Ranked choice voting is gaining ground across America. In August, Alaska ran its first election using the method, joining Maine, New York City and many smaller communities.
RCV is a voting method grounded in common sense with a time-proven track record. It empowers individual voters to send a clearer message about whom they want to represent them. It helps elevate the candidates who are genuinely most popular with the public. Study after study shows RCV does not confuse voters, who find it easy to use.
In the system we are used to, sometimes called “first past the post,” you vote for one candidate, and whoever gets the most votes wins. That works fine most of the time. But it can mean a not-very-popular candidate who garners, say, 35 percent of the vote can slip through against a crowded field of opponents.
There are other problems with the traditional election method, such as the opening it can create for “spoiler” candidates. Further, first-past-the-post elections tend to pressure supporters of less popular candidates to refrain from voting for the person they truly believe is best and instead support one of the front-runners so as not to “throw away” their vote.
Sure, you could address some of these problems by holding a runoff, but those are a big hassle: You have to reserve the polling places again and call back the volunteers, voters need to make time, the candidates need to resume campaigning, and so on. After all the fuss, turnout in a runoff often plunges. The bottom line is that most places don’t use runoffs and instead put up with the problems of first-past-the-post.
Instant runoff voting, as the simplest form of RCV is called, helps fix these problems with minimal delay and expense. Here’s how it works:
Like now, you start by marking your first choice on the ballot. After that, you’re free to rank the other candidates as your second choice, third choice and so on — as many ranks as there are candidates. Your lower choices never count against your higher: Only if your first choice, Ava, gets knocked out of contention will your vote for her get moved over to your second choice, Ben.
New York City voters gladly embraced RCV in its first-time run, with majorities of all demographic groups using the option to rank multiple candidates. Voters said they found it easy to use, and they wanted the city to go on using it in future elections.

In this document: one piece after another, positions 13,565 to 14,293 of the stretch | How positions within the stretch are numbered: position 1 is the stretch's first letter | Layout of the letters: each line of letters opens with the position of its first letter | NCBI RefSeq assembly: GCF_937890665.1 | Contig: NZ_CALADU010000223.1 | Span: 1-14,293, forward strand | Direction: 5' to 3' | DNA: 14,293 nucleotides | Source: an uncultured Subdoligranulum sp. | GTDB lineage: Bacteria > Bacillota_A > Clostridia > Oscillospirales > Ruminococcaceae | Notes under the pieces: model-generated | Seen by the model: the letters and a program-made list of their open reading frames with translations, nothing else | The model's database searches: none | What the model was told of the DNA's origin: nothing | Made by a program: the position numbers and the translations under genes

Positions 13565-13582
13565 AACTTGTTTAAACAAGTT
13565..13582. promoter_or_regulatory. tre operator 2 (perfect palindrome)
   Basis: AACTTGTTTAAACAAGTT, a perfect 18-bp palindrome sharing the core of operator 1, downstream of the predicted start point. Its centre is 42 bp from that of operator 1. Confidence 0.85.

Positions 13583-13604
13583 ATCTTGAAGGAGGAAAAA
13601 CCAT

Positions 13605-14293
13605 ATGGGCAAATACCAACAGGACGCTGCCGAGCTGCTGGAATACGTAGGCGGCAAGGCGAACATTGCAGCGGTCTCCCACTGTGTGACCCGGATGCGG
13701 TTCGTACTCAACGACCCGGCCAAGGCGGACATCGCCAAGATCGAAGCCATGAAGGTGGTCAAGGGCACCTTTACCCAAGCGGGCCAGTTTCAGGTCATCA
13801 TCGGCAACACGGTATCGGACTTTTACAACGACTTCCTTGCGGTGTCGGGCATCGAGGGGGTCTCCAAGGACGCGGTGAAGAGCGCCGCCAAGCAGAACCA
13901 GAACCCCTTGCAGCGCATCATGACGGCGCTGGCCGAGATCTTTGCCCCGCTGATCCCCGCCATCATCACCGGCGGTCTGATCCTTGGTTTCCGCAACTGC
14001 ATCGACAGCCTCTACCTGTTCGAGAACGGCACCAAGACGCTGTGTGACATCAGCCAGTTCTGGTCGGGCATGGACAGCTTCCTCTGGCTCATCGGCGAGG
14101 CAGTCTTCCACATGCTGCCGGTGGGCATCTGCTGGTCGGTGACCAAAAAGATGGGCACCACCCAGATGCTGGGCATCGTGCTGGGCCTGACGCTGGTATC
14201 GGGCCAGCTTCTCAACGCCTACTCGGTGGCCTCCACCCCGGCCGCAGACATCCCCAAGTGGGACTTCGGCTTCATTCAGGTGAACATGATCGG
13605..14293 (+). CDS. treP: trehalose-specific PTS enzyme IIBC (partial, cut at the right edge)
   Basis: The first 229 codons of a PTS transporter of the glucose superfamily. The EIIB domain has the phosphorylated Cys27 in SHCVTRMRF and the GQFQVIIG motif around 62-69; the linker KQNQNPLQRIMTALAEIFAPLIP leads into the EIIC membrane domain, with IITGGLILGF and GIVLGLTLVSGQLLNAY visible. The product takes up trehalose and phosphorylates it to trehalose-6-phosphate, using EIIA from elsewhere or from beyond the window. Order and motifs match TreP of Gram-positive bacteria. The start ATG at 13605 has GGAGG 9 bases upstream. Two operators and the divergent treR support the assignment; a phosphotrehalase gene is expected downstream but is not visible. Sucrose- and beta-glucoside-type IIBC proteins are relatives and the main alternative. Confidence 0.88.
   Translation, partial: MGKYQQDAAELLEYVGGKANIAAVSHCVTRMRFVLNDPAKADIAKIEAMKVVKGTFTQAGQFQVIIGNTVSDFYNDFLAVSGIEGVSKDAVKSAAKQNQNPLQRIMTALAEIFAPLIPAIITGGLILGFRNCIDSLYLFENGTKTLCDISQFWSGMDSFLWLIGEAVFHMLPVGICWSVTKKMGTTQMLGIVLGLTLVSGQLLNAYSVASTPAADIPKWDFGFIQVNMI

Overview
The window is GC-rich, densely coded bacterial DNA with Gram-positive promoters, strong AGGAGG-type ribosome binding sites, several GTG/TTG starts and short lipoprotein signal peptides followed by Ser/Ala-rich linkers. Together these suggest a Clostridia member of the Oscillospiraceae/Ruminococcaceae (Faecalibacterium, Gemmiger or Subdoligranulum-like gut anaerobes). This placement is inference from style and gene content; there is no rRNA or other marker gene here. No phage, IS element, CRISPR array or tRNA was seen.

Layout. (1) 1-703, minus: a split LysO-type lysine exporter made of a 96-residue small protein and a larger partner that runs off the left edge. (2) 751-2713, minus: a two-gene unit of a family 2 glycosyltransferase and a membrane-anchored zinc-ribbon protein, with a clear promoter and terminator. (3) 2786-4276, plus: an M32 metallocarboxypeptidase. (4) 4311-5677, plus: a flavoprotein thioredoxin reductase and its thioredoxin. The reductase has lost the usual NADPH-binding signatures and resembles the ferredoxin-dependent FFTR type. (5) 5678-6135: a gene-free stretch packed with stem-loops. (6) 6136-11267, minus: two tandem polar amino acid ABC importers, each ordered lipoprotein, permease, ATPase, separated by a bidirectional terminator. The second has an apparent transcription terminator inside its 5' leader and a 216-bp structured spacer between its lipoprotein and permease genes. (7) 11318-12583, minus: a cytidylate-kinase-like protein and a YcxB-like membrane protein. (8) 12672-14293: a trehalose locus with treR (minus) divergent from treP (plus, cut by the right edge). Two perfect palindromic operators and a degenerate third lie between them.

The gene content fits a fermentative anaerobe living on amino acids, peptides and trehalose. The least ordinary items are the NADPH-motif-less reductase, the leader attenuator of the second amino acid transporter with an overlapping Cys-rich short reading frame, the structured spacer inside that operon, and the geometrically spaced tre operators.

In the Democratic primary, which in New York is tantamount to a general election, RCV encouraged inclusive campaigning: Many candidates actively pitched for secondary preferences from voters whose first choice was a rival. Negative personal swipes were less evident — why risk alienating a rival camp when you might need them to rank you second or third?
In the end, Eric Adams — seen as a moderate by Gotham standards — prevailed narrowly and now serves as mayor.
In the recent Alaska House special election, Mary Peltola, a Democrat with strong crossover appeal, prevailed in a three-way contest over Republicans Sarah Palin and Nick Begich. Peltola would have won outright without ranking and would probably have beaten former GOP vice presidential candidate Palin in a straight head-to-head contest, too.
For Palin, the best hope would have been to ask Begich voters for their second-choice votes. Instead, she denounced the new setup and asked voters not to rank candidates at all. That sealed her fate. (Incidentally, Alaska and New York City were slow to tabulate votes, but for distinctive local reasons. The method is consistent with fast tabulation.)
Because cities like San Francisco and Minneapolis use it, Americans sometimes peg RCV as a progressive notion. But right-leaning parties have done quite well in Australia and Ireland, both of which have used RCV for a century (and are among the world’s most stable democracies). In August, Canada’s Conservatives used ranked-choice to pick Pierre Poilievre to fight the next election against Justin Trudeau’s Liberal Party.
In Virginia, the GOP scored a standout win after using RCV to pick Glenn Youngkin as its candidate for governor in 2021. Had Georgia used RCV rather than a standard runoff in its 2020 Senate elections, it is likely that GOP incumbent David Perdue would have garnered enough Libertarian second choices to prevail, and the Senate would be Republican-controlled today.
Existing establishments in both political parties tend to lead the opposition to RCV; some have suggested trying it out first for nonpartisan races and party primaries. But it’s wrong to hold a good idea down. RCV deserves a wider tryout.
ABOUT THE WRITER
Walter Olson is a senior fellow at the Cato Institute. He wrote this for InsideSources.com.
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